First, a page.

A dream of contemptI am twenty year old guy from Sweden, so english isn't my native language. This is the first time I'm trying to create longer segments of more story-like character, where before all I wrote was short poems. Any feedback is highly appreciated. Jack Kerouac is I think my greatest inspiration in the following texts.
The grammar i use is new to me and somewhat experimental, so any input would really help me out!
Please note that these texts are excerpts from larger pieces and in many cases incoherent to each other.
I woke up but I didn't move. I had dreamt a dream of contempt and woke up sighing. A fly stopped, parallel with and by my stomach, staring at me, tranquil, almost dead. Staring. – Hover off little fly! Rubbing her legs, cleaning hundreds of mirror red-eyes working my face in precise unison. Making a statement: let go of that self-piteous you! A fly would never lie. The room had undertaken an erubescent colour, reddish womb, and a morning sun was shining: not a happy light. Something was growing inside of me and would eventually have to surface – either as a monstrosity or pour out as divine light. I was not going to fight it, I was to embrace it: otherwise it would crack through my breast. It was a new feeling and I found it quite frightening. I was prepared for the utterance and it put me into state of idleness or catatonia. My muscles were rigid and refused to do as told. I tried to scour it off in the shower but it was pulling me down and the white sheep inside of me cried out for help. The leviathan inside of me pulled it back and it surfaced as a piteous yelp. I tried to breathe slowly – in and out all the way in both directions – embrace the sickness – that's the only remedy to this remediless disease. I accepted this new feeling and the tethers eventually loosened its grip and I was given chain to actually enjoy the neon show that was the sun shining through the orange and red curtains. I was back on track in the backseat of a black Cadillac – I wasn't naive and I knew that it wasn't going to last for long so I let myself ride that proud feeling, without in any way having to worry about any kind of provocation of Lucifer. The light played with shapes in the dark corners of the room and added contrasts to the Raised-relief wooden globe – the islands became more distinguished and Africa got underlined by a shadow all along the west coast, from Tangier of Morocco to Cape Town of South Africa. All the objects in the room casted long shadows at the most distant of the walls forging a black silhouette city skyline with a hat hanger as a great monument – but I decided that the morning show was over and went to pull aside the curtains. In fact the shadow fiends creeping in the gloom frightened me – they were alive. The sun almost knocked me off my feet and the world went spinning – not yet noon. I took my breakfast to the balcony to watch the city and I saw a living creature that was more or less floating down the road, fast but floating. Over its torso it carried the words: Choral, 50% off. It didn't find time to stop by under the balcony, look up and say: - horrible weather isn't it? A magpie cried and I cried right back at her – don't you be too sly now Polly! She looked back at me with a snide innuendo and I recoiled terrified by her intelligent female eyes – sharp. She flew across the street and sat down - perched and fluttered courteously at the top of an antenna, tuning in. It's the nine o'clock news. Flew off with the antenna still shaking; I never really saw her. I had to leave my apartment – in order to survive the mental surges of the city it was crucial not to be at one place too long. I wasn't sure if I had actually seen that bird just a minute ago or if she was a figment. The city had found me – it was a trickster and it had already started to play dark tricks on me.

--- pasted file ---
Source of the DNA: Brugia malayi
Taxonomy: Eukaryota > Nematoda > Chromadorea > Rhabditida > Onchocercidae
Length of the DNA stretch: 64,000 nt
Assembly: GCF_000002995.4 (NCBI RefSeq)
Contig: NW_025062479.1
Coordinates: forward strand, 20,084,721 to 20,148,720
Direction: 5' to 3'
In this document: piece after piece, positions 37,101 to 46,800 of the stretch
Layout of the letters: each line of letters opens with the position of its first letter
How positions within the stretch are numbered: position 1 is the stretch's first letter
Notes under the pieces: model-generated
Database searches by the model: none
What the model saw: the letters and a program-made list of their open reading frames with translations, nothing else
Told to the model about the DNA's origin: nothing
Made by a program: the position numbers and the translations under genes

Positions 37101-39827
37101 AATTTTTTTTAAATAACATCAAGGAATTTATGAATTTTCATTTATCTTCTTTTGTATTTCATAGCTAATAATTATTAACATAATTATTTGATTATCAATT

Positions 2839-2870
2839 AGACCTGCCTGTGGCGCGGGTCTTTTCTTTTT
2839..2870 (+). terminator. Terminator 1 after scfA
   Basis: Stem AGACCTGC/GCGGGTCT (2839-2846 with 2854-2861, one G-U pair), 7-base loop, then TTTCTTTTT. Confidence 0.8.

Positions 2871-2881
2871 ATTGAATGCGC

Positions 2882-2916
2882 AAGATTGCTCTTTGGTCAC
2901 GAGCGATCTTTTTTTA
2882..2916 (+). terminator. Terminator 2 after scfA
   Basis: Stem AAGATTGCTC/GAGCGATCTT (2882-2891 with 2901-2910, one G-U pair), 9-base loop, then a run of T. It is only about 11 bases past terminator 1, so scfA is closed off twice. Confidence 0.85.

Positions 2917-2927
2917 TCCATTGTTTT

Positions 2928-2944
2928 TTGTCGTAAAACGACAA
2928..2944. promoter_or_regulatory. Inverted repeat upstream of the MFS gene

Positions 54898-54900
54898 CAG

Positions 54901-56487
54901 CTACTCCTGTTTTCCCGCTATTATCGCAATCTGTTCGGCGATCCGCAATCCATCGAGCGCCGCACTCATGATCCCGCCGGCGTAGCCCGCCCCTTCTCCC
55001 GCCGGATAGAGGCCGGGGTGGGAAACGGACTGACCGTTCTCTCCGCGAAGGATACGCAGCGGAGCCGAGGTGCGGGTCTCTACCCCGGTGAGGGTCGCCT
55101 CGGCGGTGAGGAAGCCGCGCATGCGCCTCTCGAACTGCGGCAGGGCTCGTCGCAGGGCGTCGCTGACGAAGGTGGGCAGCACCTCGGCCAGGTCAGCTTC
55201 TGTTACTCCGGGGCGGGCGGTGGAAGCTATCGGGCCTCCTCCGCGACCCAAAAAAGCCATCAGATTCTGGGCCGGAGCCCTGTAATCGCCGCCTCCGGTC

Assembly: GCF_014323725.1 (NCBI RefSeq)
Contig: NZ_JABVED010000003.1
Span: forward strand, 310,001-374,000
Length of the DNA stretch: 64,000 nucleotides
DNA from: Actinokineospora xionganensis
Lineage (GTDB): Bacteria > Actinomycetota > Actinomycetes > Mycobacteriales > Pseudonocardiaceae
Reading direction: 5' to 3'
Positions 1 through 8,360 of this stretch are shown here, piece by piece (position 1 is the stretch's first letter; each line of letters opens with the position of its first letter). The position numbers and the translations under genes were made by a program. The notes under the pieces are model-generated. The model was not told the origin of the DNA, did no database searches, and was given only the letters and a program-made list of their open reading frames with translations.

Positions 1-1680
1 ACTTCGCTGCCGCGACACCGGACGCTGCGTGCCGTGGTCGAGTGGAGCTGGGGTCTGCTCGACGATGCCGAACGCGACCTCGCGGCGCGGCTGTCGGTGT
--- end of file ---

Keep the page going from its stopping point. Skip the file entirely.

Short story by NDF
Read 595 times
Written on 2011-08-22 at 14:01
Tags Feedback  Biography  Story
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